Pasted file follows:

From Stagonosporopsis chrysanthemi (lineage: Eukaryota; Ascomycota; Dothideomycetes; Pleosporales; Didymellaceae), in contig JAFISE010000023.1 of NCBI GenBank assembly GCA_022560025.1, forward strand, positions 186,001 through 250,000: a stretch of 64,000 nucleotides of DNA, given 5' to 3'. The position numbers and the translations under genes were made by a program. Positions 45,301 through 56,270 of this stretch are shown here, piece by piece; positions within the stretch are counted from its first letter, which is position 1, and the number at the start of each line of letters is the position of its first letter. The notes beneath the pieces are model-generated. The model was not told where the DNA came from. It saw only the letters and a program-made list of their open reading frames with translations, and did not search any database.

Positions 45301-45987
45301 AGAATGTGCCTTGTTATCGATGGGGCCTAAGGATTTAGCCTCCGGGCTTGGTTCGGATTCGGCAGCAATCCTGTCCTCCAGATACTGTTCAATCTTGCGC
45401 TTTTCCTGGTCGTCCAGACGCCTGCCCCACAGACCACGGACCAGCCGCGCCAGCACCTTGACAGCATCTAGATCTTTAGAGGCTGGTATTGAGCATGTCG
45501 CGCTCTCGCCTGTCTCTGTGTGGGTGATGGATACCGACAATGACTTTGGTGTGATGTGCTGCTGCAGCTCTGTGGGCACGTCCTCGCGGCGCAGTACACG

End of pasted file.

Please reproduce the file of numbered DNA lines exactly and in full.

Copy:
From Stagonosporopsis chrysanthemi (lineage: Eukaryota; Ascomycota; Dothideomycetes; Pleosporales; Didymellaceae), in contig JAFISE010000023.1 of NCBI GenBank assembly GCA_022560025.1, forward strand, positions 186,001 through 250,000: a stretch of 64,000 nucleotides of DNA, given 5' to 3'. The position numbers and the translations under genes were made by a program. Positions 45,301 through 56,270 of this stretch are shown here, piece by piece; positions within the stretch are counted from its first letter, which is position 1, and the number at the start of each line of letters is the position of its first letter. The notes beneath the pieces are model-generated. The model was not told where the DNA came from. It saw only the letters and a program-made list of their open reading frames with translations, and did not search any database.

Positions 45301-45987
45301 AGAATGTGCCTTGTTATCGATGGGGCCTAAGGATTTAGCCTCCGGGCTTGGTTCGGATTCGGCAGCAATCCTGTCCTCCAGATACTGTTCAATCTTGCGC
45401 TTTTCCTGGTCGTCCAGACGCCTGCCCCACAGACCACGGACCAGCCGCGCCAGCACCTTGACAGCATCTAGATCTTTAGAGGCTGGTATTGAGCATGTCG
45501 CGCTCTCGCCTGTCTCTGTGTGGGTGATGGATACCGACAATGACTTTGGTGTGATGTGCTGCTGCAGCTCTGTGGGCACGTCCTCGCGGCGCAGTACACG